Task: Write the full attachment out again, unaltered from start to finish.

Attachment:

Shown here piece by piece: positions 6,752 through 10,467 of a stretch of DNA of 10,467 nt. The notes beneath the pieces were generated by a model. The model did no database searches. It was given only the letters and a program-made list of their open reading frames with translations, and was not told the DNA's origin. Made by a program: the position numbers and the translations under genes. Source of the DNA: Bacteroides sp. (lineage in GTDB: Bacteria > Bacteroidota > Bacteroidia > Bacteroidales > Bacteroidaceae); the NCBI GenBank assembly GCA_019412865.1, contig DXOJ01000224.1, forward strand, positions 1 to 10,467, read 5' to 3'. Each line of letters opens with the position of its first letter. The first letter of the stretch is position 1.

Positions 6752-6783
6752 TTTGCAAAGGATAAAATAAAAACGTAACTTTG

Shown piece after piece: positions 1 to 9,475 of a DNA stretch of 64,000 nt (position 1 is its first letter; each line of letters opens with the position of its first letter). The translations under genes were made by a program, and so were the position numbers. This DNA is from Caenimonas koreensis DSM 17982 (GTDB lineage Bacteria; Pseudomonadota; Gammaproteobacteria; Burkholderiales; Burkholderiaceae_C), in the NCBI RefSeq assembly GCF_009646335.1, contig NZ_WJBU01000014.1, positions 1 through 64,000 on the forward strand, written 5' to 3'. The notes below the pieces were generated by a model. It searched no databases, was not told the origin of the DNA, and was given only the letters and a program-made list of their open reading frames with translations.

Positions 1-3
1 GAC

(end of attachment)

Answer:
Shown here piece by piece: positions 6,752 through 10,467 of a stretch of DNA of 10,467 nt. The notes beneath the pieces were generated by a model. The model did no database searches. It was given only the letters and a program-made list of their open reading frames with translations, and was not told the DNA's origin. Made by a program: the position numbers and the translations under genes. Source of the DNA: Bacteroides sp. (lineage in GTDB: Bacteria > Bacteroidota > Bacteroidia > Bacteroidales > Bacteroidaceae); the NCBI GenBank assembly GCA_019412865.1, contig DXOJ01000224.1, forward strand, positions 1 to 10,467, read 5' to 3'. Each line of letters opens with the position of its first letter. The first letter of the stretch is position 1.

Positions 6752-6783
6752 TTTGCAAAGGATAAAATAAAAACGTAACTTTG

Shown piece after piece: positions 1 to 9,475 of a DNA stretch of 64,000 nt (position 1 is its first letter; each line of letters opens with the position of its first letter). The translations under genes were made by a program, and so were the position numbers. This DNA is from Caenimonas koreensis DSM 17982 (GTDB lineage Bacteria; Pseudomonadota; Gammaproteobacteria; Burkholderiales; Burkholderiaceae_C), in the NCBI RefSeq assembly GCF_009646335.1, contig NZ_WJBU01000014.1, positions 1 through 64,000 on the forward strand, written 5' to 3'. The notes below the pieces were generated by a model. It searched no databases, was not told the origin of the DNA, and was given only the letters and a program-made list of their open reading frames with translations.

Positions 1-3
1 GAC